It’s something no one wants to talk about, yet is an action that affects hundreds of thousands of people across the nation – and around the world – each year.
If you go:
What: 1st county suicide awareness summit
Where: Forsyth Conference Center at Lanier Technical College, 3410 Ronald Reagan Blvd
When: Wednesday, Sept. 20, 6:30-8 p.m.
Cost: Free, registration not required
* Suicide: One family's loss, a nation's story
* The stigma, and what schools are doing to combat the problem
* A look into Forsyth County law enforcement'sresponse
* Hospitals, health care providers play vital role in treatment
How to get help
The national suicide prevention hotline can be reached 24 hours per day at 1(800) 273-8255 or go to suicidepreventionlifeline.org for information and resources.
“There is no single reason why anyone decides to take their life,” Sheri McGuinness, president and CEO of the Suicide Prevention Action Network-Georgia (SPAN-GA,) previously told the Forsyth County News. “One of the greatest challenges related to suicide is the stigma and embarrassment that keeps people from reaching out for help.
“There is good help for mental health challenges, but we aren’t reaching out for that help when we need it or encouraging our loved ones to do so – because of the stigma. Physical health is no different than mental health, and we have to start believing that and sharing that belief.”
On Wednesday, Sept. 20, the county will hold its first-ever suicide summit at the Forsyth Conference Center at Lanier Technical College, where survivors – those who have been immediately impacted by a friend or family member’s death by suicide – will hold a roundtable-style discussion on the topic and what can be done to combat the problem, according to Hannah Piercy, the event’s resource coordinator.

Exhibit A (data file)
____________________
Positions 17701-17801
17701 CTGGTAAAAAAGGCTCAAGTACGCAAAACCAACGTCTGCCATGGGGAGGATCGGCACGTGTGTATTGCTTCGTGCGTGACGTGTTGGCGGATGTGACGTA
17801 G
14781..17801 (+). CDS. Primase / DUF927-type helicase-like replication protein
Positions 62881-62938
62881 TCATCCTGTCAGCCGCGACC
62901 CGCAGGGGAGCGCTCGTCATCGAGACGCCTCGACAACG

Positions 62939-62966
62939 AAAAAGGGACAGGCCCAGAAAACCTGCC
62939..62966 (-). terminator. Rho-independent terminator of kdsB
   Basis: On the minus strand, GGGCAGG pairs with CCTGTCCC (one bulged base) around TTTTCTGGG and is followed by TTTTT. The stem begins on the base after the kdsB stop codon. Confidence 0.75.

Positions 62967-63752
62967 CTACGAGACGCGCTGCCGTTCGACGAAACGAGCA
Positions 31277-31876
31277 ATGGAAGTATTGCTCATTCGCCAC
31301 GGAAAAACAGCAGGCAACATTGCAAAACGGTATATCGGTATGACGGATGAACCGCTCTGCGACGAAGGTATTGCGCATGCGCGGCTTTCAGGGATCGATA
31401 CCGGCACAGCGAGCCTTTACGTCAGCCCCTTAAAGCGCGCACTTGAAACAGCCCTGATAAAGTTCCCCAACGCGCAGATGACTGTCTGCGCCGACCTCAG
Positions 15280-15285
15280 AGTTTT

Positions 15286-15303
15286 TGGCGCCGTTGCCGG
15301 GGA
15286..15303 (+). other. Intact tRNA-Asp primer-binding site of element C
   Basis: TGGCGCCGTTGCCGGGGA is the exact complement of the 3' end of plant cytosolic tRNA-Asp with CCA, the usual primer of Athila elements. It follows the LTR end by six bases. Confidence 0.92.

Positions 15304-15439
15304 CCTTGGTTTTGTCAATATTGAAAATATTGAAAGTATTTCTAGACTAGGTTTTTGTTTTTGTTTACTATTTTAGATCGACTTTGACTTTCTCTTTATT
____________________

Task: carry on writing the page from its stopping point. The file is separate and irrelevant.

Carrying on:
“There are so many things you’d think would be common knowledge but you don’t put them together until after [a suicide,]” she said. “Even in Forsyth County, where we were voted the [healthiest] county the last few years, our suicide death rates are [average].
“Our numbers [this year] are 22 suicides and 16 overdoses, so that speaks to a clear problem. We have to have these discussions and we can’t keep telling these half-truths; we’ve got to start digging deep.”
The summit, Piercy said, will function similarly to the county’s drug awareness summits, which are held semi-annually, and will feature healthcare professionals and resource booths to answer attendees’ questions and concerns.
District 4 Commissioner Cindy Jones Mills serves as one of the event hosts, which comes in connection to the Board of Commissioners declaring September suicide awareness month in county at their Sept. 7 meeting.
“[Suicide] is not who we are as people, it’s just a moment we go through,” Piercy said. “If you can get people to that moment after, most of the time they make it, and we want to show people you can have these discussions yourself.”
Attendance is free and registration is not required for the event, which will run from 6:30 to 8 p.m. Sept. 20. Doors open at 6 p.m.
For more information, visit the event’s Facebook page, which is listed as the Forsyth County Suicide Summit.